Digital Theses Archive


Tesi etd-03072017-082834

Thesis type
Ultrasound Guided Diagnostic and Surgical Robots
Scientific disciplinary sector
Corso di studi
INGEGNERIA - Biorobotics
relatore Prof. DARIO, PAOLO
Parole chiave
  • image processing
  • robotic diagnosis
  • robotic surgery
  • segmentation
  • Ultrasound imaging
  • visual servoing
Data inizio appello
Riassunto analitico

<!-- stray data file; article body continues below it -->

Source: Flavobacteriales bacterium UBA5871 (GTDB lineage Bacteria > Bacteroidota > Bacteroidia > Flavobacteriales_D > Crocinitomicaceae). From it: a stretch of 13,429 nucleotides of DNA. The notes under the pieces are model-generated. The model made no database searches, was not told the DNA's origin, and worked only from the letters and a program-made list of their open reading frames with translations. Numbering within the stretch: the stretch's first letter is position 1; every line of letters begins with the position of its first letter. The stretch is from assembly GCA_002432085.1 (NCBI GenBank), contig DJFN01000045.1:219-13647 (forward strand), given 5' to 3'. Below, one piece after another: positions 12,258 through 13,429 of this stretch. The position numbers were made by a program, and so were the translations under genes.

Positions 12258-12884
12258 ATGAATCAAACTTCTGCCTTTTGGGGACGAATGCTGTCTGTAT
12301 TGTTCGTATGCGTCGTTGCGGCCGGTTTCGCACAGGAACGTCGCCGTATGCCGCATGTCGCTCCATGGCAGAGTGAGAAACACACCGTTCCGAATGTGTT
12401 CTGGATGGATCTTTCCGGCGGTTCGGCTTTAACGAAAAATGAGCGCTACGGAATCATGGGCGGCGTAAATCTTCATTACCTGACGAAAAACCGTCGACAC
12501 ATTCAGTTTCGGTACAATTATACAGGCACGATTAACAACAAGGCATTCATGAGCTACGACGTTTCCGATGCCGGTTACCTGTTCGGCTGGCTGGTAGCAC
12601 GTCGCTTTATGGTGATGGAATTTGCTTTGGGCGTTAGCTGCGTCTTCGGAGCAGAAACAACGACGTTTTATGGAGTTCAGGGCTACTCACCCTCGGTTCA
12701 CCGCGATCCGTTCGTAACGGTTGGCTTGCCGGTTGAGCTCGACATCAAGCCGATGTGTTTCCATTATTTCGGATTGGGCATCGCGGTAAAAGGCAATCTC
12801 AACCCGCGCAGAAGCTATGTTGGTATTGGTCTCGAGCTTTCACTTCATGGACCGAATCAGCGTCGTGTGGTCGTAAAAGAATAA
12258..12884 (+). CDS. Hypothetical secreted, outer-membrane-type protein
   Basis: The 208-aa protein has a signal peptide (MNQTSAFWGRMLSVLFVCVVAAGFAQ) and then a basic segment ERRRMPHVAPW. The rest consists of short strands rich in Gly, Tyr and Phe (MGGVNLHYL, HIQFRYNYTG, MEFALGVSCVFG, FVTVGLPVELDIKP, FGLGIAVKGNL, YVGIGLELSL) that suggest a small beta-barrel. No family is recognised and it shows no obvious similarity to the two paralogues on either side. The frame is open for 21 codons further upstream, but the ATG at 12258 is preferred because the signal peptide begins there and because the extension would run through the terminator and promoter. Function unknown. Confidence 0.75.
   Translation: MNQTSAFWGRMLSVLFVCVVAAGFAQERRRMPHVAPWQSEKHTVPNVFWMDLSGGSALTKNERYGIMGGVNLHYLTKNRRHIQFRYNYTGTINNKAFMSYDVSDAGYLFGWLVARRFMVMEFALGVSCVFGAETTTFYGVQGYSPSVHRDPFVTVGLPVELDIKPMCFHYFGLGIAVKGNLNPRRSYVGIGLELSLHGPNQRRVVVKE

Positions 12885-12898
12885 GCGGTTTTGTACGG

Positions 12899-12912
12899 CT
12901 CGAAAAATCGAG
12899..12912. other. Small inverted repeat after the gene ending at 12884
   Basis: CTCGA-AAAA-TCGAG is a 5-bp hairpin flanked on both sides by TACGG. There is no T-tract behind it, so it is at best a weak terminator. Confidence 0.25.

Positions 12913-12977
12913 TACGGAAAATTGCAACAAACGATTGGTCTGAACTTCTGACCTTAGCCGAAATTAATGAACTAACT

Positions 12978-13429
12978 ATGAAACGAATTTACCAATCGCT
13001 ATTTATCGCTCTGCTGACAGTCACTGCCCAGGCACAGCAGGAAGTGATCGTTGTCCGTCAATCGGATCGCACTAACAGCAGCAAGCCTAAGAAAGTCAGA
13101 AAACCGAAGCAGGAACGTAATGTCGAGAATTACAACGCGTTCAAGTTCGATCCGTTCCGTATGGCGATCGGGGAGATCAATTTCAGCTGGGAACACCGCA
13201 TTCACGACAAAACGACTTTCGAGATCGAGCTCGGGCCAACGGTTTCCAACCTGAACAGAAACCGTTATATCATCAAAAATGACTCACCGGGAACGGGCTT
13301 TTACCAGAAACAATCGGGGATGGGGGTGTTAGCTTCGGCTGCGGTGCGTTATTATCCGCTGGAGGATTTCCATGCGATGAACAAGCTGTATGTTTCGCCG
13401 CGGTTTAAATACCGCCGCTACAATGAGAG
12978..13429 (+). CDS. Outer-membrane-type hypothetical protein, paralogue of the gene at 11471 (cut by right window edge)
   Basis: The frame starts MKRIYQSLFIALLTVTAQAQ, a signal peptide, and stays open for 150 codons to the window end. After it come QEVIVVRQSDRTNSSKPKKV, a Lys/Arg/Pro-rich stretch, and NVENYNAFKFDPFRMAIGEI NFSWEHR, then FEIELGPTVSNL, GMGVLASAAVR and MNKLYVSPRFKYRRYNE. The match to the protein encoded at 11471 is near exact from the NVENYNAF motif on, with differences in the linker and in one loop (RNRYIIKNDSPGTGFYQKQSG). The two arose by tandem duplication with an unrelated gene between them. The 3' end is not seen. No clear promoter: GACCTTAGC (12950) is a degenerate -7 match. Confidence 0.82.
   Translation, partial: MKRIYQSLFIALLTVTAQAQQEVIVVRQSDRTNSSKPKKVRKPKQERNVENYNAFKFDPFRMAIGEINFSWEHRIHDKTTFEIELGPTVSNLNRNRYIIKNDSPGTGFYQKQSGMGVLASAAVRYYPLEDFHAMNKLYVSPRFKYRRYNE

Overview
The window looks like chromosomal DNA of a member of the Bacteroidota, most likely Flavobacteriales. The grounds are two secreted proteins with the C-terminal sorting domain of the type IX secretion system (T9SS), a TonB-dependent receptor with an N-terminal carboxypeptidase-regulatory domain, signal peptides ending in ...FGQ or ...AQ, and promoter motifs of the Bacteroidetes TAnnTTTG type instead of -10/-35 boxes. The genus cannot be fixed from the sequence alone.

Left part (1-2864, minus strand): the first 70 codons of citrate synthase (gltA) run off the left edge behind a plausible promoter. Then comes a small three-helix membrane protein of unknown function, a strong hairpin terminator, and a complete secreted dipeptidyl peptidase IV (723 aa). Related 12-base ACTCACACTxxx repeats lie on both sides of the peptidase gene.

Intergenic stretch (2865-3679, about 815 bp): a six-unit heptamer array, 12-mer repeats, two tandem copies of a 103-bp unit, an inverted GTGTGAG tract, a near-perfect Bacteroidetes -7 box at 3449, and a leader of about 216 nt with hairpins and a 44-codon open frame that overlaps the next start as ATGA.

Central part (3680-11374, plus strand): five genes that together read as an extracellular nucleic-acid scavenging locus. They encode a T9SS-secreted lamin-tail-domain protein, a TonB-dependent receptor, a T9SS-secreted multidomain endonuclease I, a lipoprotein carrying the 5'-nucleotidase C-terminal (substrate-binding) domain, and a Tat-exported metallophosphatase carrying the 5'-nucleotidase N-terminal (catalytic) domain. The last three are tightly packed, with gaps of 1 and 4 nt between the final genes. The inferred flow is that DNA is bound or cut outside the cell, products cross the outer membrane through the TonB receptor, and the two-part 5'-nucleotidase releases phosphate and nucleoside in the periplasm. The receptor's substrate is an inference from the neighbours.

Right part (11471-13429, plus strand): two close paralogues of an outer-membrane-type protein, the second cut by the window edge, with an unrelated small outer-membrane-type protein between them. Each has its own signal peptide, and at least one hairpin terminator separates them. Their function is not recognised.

This thesis describes the development of four robotic platforms for medical applications which enable human-robot interaction for diagnostic imaging, surgical planning, and ultrasound (US) guided procedures. A dual-robot framework for US-guided needle placement was designed with the aim to provide a solution that encompasses the difficulties in performing needle placement in specific surgical procedures such as cryoablation. The system capabilities were tested on water- and gelatin- phantoms which consisted of non-uniform structure to better simulate biological tissue. A novel framework for longitudinal studies of the thyroid was subsequently developed for US monitoring of suspicious thyroid nodules. The system integrates RGB-D camera and US transducer and allows supervised US acquisitions. This robotic solution overcomes the inconsistency introduced by the human factor during acquisition of US images, and solve a common clinical problem, where the diagnosis of suspicious thyroid nodules solely depends on hand-held US images acquired over a long span of time (up to a couple of years). The system was tested on a group of volunteers. The study was approved by the Institutional Review Board (IRB-U.S.A.), and conducted with the supervision of medical expert. The results of this study proved the potential practical impact of the framework and its applicability. The second part of this thesis shows initial results for the integration of a US-guided flexible needle steering robot. A 2 degree-of-freedom robotic platform, equipped with force sensor at the needle base, is able to acquire US images with Impedance/Force control, compound three-dimensional US volumes, and perform duty-cycling flexible needle insertion. Automation communication protocol based on EtherCAT was also established. Finally, a teleoperated framework equipped for haptic feedback allowed the preliminary test for transatlantic ultrasound acquisitions. All the systems were specifically designed to perform complex tasks of manipulation on the difficult environment such as biological tissue, in a clinic scenario.